Spokane Coliseum

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Spokane Coliseum
The Boone Street Barn
SpokaneColiseum1a.jpg
View west from Howard Street
LocationW. Boone Ave. &
N. Howard St.
Spokane, Washington
Coordinates47°40′03″N 117°25′21″W / 47.6675°N 117.4225°W / 47.6675; -117.4225Coordinates: 47°40′03″N 117°25′21″W / 47.6675°N 117.4225°W / 47.6675; -117.4225
Capacity5,400
Construction
Broke groundSeptember 28, 1953 [1]
OpenedDecember 3, 1954
ClosedSpring 1995 (40 years)
DemolishedSpring-Summer 1995
Construction cost$2.5 million in 1954 [2][3]
Tenants
Gonzaga Bulldogs (NCAA) 1958-65, 1979–80
Spokane Flyers (WHL) 1980–81
Spokane Chiefs (WHL) 1985–95
 
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Spokane Coliseum
The Boone Street Barn
SpokaneColiseum1a.jpg
View west from Howard Street
LocationW. Boone Ave. &
N. Howard St.
Spokane, Washington
Coordinates47°40′03″N 117°25′21″W / 47.6675°N 117.4225°W / 47.6675; -117.4225Coordinates: 47°40′03″N 117°25′21″W / 47.6675°N 117.4225°W / 47.6675; -117.4225
Capacity5,400
Construction
Broke groundSeptember 28, 1953 [1]
OpenedDecember 3, 1954
ClosedSpring 1995 (40 years)
DemolishedSpring-Summer 1995
Construction cost$2.5 million in 1954 [2][3]
Tenants
Gonzaga Bulldogs (NCAA) 1958-65, 1979–80
Spokane Flyers (WHL) 1980–81
Spokane Chiefs (WHL) 1985–95

Spokane Coliseum (nicknamed The Boone Street Barn)[4][5] was an indoor arena in Spokane, Washington. Opened in late 1954,[2] it had a seating capacity of 5,400.

After more than a year of construction, the arena was dedicated on December 3, 1954, in a program headlined by Metropolitan Opera soprano Patrice Munsel, a Spokane native.[2][6][7] The largest crowds in its early years were for a Catholic Mass and stage shows by Lawrence Welk and Liberace, respectively.[7]

It was host to a number of teams, including the Spokane Chiefs of the WHL. The arena served as the home of the Gonzaga University basketball team, from its entry into NCAA Division I competition in 1958, until the opening of the on-campus John F. Kennedy Memorial Pavilion in 1965,[8] later the Charlotte Y. Martin Centre. The Bulldogs returned to the Coliseum in 1979, their first year in the West Coast Athletic Conference, for conference home games only[9] before returning to Kennedy Pavilion for the 1980–81 season.[10] They continued to use the Coliseum for occasional home games until its demise. The venue was used for some events of the 1990 Goodwill Games[11]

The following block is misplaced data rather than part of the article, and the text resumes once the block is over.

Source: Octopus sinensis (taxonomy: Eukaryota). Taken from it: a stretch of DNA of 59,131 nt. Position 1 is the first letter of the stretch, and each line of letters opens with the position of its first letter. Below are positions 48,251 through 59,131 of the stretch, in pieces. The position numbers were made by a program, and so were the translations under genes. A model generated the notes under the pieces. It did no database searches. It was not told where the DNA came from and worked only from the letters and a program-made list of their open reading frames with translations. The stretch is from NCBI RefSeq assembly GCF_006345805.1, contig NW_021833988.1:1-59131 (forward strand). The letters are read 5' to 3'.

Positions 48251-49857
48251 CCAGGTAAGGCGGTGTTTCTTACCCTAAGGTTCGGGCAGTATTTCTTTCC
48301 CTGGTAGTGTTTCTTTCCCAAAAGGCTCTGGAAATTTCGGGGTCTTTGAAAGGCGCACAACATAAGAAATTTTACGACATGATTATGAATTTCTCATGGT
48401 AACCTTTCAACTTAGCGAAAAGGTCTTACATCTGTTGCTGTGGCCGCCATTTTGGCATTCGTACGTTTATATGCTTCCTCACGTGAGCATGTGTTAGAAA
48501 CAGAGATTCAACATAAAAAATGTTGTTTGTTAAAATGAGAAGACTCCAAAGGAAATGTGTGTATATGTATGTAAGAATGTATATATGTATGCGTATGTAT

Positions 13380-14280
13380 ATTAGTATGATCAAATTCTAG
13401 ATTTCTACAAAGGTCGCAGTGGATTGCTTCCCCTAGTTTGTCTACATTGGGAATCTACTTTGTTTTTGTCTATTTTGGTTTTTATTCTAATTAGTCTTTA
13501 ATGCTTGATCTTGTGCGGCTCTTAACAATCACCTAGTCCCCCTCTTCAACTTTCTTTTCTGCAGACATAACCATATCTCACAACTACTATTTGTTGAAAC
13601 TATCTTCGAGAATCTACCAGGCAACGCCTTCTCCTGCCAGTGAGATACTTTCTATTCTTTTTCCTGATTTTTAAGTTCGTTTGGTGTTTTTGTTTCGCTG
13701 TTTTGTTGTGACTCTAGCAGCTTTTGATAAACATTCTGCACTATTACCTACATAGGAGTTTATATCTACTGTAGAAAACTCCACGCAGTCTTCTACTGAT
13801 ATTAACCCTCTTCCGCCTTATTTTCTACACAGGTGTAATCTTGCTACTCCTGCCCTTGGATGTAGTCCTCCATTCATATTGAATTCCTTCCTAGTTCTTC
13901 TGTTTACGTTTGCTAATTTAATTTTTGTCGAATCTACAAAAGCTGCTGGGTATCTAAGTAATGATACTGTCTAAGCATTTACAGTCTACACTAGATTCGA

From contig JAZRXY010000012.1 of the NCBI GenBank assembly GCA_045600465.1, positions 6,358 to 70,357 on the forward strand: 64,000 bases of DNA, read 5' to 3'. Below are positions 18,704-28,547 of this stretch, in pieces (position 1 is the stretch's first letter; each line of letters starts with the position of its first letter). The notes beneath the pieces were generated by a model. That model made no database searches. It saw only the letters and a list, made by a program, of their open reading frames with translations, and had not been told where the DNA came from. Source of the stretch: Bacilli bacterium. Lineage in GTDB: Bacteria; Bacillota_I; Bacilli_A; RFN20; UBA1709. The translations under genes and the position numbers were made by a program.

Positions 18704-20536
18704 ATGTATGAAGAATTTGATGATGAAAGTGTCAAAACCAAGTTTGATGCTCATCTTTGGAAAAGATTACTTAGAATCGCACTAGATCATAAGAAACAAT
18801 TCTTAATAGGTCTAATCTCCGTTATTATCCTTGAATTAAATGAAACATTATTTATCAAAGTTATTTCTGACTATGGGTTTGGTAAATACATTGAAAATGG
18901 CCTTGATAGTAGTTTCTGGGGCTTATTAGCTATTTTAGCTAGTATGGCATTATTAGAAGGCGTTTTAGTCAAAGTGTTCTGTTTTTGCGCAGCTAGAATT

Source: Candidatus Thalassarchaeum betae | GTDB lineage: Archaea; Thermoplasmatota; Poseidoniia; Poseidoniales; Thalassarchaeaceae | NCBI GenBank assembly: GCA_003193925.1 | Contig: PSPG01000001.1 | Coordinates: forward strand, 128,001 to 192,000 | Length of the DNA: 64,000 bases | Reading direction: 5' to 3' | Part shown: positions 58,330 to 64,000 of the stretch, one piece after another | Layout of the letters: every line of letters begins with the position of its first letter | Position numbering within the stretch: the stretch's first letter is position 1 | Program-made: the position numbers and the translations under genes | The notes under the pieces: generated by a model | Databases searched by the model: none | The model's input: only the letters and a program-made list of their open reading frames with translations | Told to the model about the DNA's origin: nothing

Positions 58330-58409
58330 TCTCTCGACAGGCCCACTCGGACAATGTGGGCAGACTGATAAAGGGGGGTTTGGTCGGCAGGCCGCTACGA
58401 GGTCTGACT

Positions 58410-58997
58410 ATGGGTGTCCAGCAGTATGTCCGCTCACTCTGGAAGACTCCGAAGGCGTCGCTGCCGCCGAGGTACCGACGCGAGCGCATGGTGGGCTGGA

Replacement[edit]

During 1990, discussions for a new arena to replace the Spokane Coliseum began.[12] One factor that led to the idea included several damages to the arena which had a leaking roof and rusted boilers.[12] Another major issue was the size of Spokane Coliseum, which had then recently lost potential bookings from ZZ Top and New Kids on the Block due to its small size.[12]

The Spokane Coliseum was replaced by the Spokane Veterans Memorial Arena 19 years ago in 1995 and was demolished that spring and summer.[13] The space it occupied is directly north of the new arena, towards Boone Avenue, now a parking lot.[5]

References[edit]

  1. ^ Emahiser, Bob (December 3, 1954). "Coliseum dedication gives reality to long-time city dream". Spoane Daily Chronicle. p. 13. 
  2. ^ a b c "8000 jam Coliseum for colorful dedication program". Spokesman-Review. December 4, 1954. p. 1. 
  3. ^ "$2,500,000 Coliseum opens tonight". Spokane Daily Chronicle. December 3, 1954. 
  4. ^ Foster, J. Todd (April 19, 1995). "Coliseum to live in hearts, homes". Spokesman-Review. p. A1. 
  5. ^ a b Bartel, Frank (March 20, 1995). "Coliseum should make good gravel". Spokesman-Review. p. A11. 
  6. ^ Bonino, Rick (December 3, 1984). "Bittersweet 30th birthday for Coliseum". Spokesman-Review. p. 1. 
  7. ^ a b Hill, Bob (November 12, 1964). "Coliseum playing major role here". Spokane Daily Chronicle. p. 1. 
  8. ^ Missildine, Harry (May 21, 1965). "Kennedy Pavilion heralds modern Gonzaga sports era". Spokesman-Review. p. 28. 
  9. ^ "Year-by-Year Results" (PDF). 2007 Gonzaga University Men's Basketball Media Guide. Gonzaga University Athletics. pp. 123–133. Retrieved 2007-06-03. 
  10. ^ "Through The Ages – Homes of the Bulldogs" (PDF). 2007 Gonzaga University Men's Basketball Media Guide. Gonzaga University Athletics. p. 108. Retrieved 2007-05-29. 
  11. ^ "The 1990 Goodwill Games are Coming to Spokane". Spokesman-Review. June 21, 1990. 
  12. ^ a b c Prager, Mike (October 27, 1990). "Spokane Coliseum not worth repairing, tax breakers say". Spokesman Review. p. B1. 
  13. ^ Johnson, Kristina (June 23, 1995). "Barn-razing". Spokesman-Review. p. B1. 

External link[edit]

Preceded by
Kelowna Memorial Arena
(as Kelowna Wings)
Home of the
Spokane Chiefs

1985–1995
Succeeded by
Spokane Veterans Memorial Arena